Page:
About Political Prestige Of Georgia – OpEd

By and

Georgia faces enormous challenges as a small country with limited natural resources, and geopolitical problems. The country is a representative democracy with the Georgian people choosing their leaders. Having the country in a military or economic alliance is regarded as a special geopolitical achievement for big powers. Hence comes the rivalry between the West and Russia over who will dominate the wider Black Sea region and Georgia with it. Indeed, Georgia always has held a prestigious place. The below story is about the 16th c. Georgia and how despite the existing political and economic crises, the Georgian kings not only guarded the “Christian” frontier, but also held high political prestige. The Ottomans’ empire-wide festivities after the capture of the Georgian king Simon attest to that.

Fetiyecamii is architectural celebrity of Istanbul, and beloved place for the tourists. The Turkish term seems to be the 16th c. label for the church of the Virgin Pammacaristos, turned into a mosque by that times (S. Runciman. The Fall of Constantinople 1453. Cambridge. 1965. Reprinted 1996, p. 201).

By well-established Ottoman tradition, if a city surrendered of its own will to them, the Christians could retain their churches, otherwise they were to be converted into a mosque (S. Runciman. The Fall of Constantinople 1453, pp. 145, 199).

Constantinople fell on 29 May 1453. When the news spread that the land-walls had been breached, some isolated quarters of the city, possessing their own wall, surrendered at once. This legal evidence, together with some pragmatic issues – now sultan was also emperor of the Greeks – helped milet, a self-governing Greek community within the Ottoman Empire, to keep some of the churches in Constantinople (S. Runciman. The Fall of Constantinople 1453, pp. 202-204; J. J. Norwich. A Short History of Byzantium. Published in Penguin Books. 1998, pp. 375-381).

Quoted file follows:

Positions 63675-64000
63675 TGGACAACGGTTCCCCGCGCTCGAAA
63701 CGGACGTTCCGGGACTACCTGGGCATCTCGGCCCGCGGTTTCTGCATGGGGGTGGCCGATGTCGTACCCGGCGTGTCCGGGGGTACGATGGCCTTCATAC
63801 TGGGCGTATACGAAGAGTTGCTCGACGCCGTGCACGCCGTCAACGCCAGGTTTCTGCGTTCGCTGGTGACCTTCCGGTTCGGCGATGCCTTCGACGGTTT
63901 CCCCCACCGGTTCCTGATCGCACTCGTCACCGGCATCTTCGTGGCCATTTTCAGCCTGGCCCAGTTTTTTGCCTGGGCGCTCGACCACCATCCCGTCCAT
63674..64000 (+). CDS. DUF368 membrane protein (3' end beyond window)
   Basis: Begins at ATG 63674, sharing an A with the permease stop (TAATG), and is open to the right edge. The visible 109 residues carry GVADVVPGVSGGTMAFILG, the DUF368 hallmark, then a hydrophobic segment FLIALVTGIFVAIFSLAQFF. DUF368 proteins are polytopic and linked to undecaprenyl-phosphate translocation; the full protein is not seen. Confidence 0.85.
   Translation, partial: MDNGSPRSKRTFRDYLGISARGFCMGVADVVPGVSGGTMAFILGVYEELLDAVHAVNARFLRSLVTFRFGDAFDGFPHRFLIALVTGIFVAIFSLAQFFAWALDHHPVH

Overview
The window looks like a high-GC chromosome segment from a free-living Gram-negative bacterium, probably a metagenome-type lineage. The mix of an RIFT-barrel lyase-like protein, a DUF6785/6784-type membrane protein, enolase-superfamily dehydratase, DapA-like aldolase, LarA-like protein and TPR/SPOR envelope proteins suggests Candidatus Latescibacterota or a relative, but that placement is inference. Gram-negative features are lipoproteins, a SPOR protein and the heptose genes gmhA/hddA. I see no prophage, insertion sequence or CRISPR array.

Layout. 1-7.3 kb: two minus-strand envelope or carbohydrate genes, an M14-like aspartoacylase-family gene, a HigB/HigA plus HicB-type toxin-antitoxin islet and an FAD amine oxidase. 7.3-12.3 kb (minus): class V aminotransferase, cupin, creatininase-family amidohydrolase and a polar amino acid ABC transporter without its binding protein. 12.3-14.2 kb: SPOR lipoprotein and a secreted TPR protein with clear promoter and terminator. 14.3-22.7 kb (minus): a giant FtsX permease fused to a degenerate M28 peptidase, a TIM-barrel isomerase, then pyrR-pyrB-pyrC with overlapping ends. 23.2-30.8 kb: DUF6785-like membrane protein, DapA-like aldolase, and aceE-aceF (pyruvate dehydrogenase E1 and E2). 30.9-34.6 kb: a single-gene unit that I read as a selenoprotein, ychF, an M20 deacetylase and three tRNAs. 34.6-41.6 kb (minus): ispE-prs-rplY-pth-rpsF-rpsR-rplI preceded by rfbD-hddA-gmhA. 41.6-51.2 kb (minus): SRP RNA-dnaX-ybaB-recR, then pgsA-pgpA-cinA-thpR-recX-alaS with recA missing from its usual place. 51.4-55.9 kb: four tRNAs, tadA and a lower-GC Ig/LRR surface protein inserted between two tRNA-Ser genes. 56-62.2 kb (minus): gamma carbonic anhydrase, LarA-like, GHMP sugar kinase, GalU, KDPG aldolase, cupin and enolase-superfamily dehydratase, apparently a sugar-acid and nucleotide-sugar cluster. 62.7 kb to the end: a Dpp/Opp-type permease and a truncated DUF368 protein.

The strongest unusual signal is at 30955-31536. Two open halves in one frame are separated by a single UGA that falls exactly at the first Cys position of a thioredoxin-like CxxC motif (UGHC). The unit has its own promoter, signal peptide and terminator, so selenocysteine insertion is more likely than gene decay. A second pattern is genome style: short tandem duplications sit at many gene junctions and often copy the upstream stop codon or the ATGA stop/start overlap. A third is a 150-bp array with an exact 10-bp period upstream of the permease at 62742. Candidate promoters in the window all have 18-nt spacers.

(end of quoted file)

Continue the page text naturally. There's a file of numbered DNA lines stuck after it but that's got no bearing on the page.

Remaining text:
The Pammacaristos was to be the Patriarchal church for more a century with a Patriarch residing there as a head of milet (S. Runciman. The Fall of Constantinople 1453, pp. 200-201). As the most prominent Orthodox shrine, it had been under a permanent pressure of sultan, being either badly enraged, or – extremely happy, does not matter.

For Murad III in 1586 the both feelings are present and vivid – former, because that was not real victory over invincible Simon, the king of Kartli (East Georgia), and latter, because the fortresses in Georgia had been recaptured, and Ottoman garrisons – strengthened (Studies in History of Georgia (in Georg.). v. IV. Tb. 1973, p. 138 and n. 4; for the last phase of the war v. D. Cantemir. History of the Othman Empire (transl. N. Tindal). London. 1734, pp. 233-34). Later in 1600 Simon’s capture was followed by three days festival all-over Empire (Studies in History of Georgia. v. IV, p. 149), and now Murad III annexed the Pammacaristos as he celebrated his victory over the infidels (R. Janin. La Géographie Ecclésiastique de L’Empire Byzantin. Première Partie. La Siège de Constantinople et le Patriarcat Oecuménique. t. III. Les Églises et les Monastères. II Edition. Paris. 1969, p. 210). 

Simon was to blame for a loss of residence for the Greek Patriarch. He was, indeed, a superb warrior.

But only within what could be still called Byzantium, legacy of which they claimed for themselves, the Ottomans insisted the churches should at once be transformed into a mosque. It seems a bit strange how one could bind Simon the Georgian with Pammacaristos. We have to look at Mehmet the Conqueror titled both as emperor and sultan on the famous Western-manufactured medal of 1481 to make things clear. Sultan is basileus and he needs his “Byzantine Commonwealth”, thus humiliating Serbs and Bulgarians and stripping them from Tsar-claim. In the eyes of the Ottomans, with Georgians being defeated, “Byzantine Commonwealth” was already theirs and with the Pammacaristos confiscated, that was already styled upon the crescent.

Prof. Dr. Tedo Dundua

Prof. Dr. Tedo Dundua is the Director of the Institute of Georgian History, Faculty of Humanities, at the Ivane Javakhishvili Tbilisi State University.

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